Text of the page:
[openstack-dev] [oslo.db] [ndb] ndb namespace throughout openstack projects

Octave J. Orgeron octave.orgeron at oracle.com
Thu Jul 27 16:51:54 UTC 2017

Hi Jay,

Comments below..

On 7/26/2017 5:43 PM, Jay Pipes wrote:
> On 07/26/2017 07:06 PM, Octave J. Orgeron wrote:
>> Hi Michael,
>> On 7/26/2017 4:28 PM, Michael Bayer wrote:
>>> it at all.
>>> thinking out loud
>>> oslo_db.sqlalchemy.types.String(255, mysql_small_rowsize=64)
>>> oslo_db.sqlalchemy.types.String(255, mysql_small_rowsize=sa.TINYTEXT)
>>> oslo_db.sqlalchemy.types.String(255, mysql_small_rowsize=sa.TEXT)
>>> so if you don't have mysql_small_rowsize,  nothing happens.
>> I think the mysql_small_rowsize is a bit misleading since in one case 
>> we are changing the size and the others the type. Perhaps:
>> mysql_alt_size=64
>> mysql_alt_type=sa.TINYTEXT
>> mysql_alt_type=sa.TEXT
>> alt standing for alternate. What do you think?
> -1
> I think it should be specific to NDB, since that's what the override 
> is for. I'd support something like:
>  oslo_db.sqlalchemy.types.String(255, mysql_ndb_size=64)
> Octave, I understand due to the table row size limitations the desire 
> to reduce some column sizes for NDB. What I'm not entirely clear on is 
> the reason to change the column *type* specifically for NDB. There are 
> definitely cases where different databases have column types -- say, 
> PostgreSQL's INET column type -- that don't exist in other RDBMS. For 
> those cases, the standard approach in SQLAlchemy is to create a 
> sqlalchemy ColumnType concrete class that essentially translates the 
> CREATE TABLE statement (and type compilation/coercing) to specify the 
> supported column type in the RDBMS if it's supported otherwise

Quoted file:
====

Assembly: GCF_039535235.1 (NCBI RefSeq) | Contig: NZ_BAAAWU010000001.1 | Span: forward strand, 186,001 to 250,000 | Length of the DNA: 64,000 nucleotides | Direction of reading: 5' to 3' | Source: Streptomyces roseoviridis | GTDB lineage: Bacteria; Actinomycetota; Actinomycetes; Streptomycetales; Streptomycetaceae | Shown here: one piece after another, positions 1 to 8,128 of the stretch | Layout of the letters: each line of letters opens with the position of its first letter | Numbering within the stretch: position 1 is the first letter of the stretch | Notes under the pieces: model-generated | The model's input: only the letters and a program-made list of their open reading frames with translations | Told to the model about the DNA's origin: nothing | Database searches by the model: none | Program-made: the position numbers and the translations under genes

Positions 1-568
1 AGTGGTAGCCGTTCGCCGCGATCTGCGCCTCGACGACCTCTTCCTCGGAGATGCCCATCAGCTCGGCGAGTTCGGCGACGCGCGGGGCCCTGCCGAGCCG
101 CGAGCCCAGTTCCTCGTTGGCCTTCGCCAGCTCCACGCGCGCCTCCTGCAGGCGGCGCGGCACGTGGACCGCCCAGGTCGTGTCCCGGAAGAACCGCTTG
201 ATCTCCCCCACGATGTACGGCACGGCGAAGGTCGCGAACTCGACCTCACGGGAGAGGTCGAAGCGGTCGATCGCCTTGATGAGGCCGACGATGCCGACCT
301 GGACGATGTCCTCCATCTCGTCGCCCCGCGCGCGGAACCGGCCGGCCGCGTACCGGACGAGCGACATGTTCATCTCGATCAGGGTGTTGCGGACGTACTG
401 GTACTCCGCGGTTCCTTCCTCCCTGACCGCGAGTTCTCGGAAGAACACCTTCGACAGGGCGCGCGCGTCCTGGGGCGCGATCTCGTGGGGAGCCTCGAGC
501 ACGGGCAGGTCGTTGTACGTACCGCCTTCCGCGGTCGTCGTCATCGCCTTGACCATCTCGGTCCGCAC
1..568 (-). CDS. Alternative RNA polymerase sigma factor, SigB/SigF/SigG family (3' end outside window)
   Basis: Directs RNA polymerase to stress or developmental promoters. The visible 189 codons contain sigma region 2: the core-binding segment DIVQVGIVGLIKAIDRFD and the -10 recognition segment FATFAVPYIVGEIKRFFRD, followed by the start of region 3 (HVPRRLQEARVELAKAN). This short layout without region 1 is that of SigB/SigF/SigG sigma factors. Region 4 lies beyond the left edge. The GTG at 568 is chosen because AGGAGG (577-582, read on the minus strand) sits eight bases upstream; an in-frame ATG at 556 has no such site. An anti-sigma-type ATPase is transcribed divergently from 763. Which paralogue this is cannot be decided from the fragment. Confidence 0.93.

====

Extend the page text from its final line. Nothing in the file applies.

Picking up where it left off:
> defaults the column type to something coerceable.

When it comes to changing the size or the type for a column for NDB, 
this has to do with the difference in the table row limits. InnoDB 
limits to 65k and NDB limits to 14k. You can't cross those limits in 
either engine because it's used as part of the internal storage engine 
and affects things like replication constraints, memory alignment, etc.

Because we are dealing with an issue of row length within the table, the 
best way to work around this is to do one of the following.. change the 
size of the column so that it fits, move the column to another table, 
split the table up, or to change it to a different type. The reason why 
this works is that TEXT types are stored as blobs in databases. All 
database engines handle BLOBs differently than other types and as a 
result they reduce the count against the row length. That's why I change 
some of these columns to TEXT types. If you look closely through 
services like Neutron, Barbican, Designate, Keystone, etc. you'll see 
that they have hit the 65k limit in InnoDB on some tables and have had 
to do the same thing. Realistically, any time you are storing something 
like SSH keys, SSL certs, output from commands, etc. you should be using 
the TEXT types anyways.

FYI, if you were talking about a large enterprise database for a bank or 
retail shop, DBAs spend a lot of time designing tables and looking very 
closely at the structure to ensure that they don't hit performance 
problems, run out of row or table space, etc. They are extremely careful 
about the usage of space. In some of the openstack projects, it's very 
clear that we are wasting a lot of space and when tables get too wide, 
they have to be rearranged and modified to deal with the limits and 
constraints. So to put it into context for Nova, if any of the tables 
are close to 65k in width, they will need to be modified or restructured 

Each database has structure limits:


If you dig through those, you'll see that each database has different 
limits on things like columns, rows, sizes, indexes, etc. So this isn't 
just an NDB constraint. If you want everything to work across InnoDB, 
NDB, PostgreSQL, DB2, etc. we will have to deal with these table issues 

> An example of this can be seen here for how this is done for IPv4 data 
> in the apiary project:
> https://github.com/gmr/apiary/blob/master/apiary/types.py#L49
> I'd certainly be open to doing things like this for NDB, but I'd first 
> need to understand why you chose to convert the column types for the 
> columns that you did. Any information you can provide about that would 
> be great.
> Best,
> -jay
> __________________________________________________________________________ 
> OpenStack Development Mailing List (not for usage questions)
> Unsubscribe: 
> OpenStack-dev-request at lists.openstack.org?subject:unsubscribe
> http://lists.openstack.org/cgi-bin/mailman/listinfo/openstack-dev

More information about the OpenStack-dev mailing list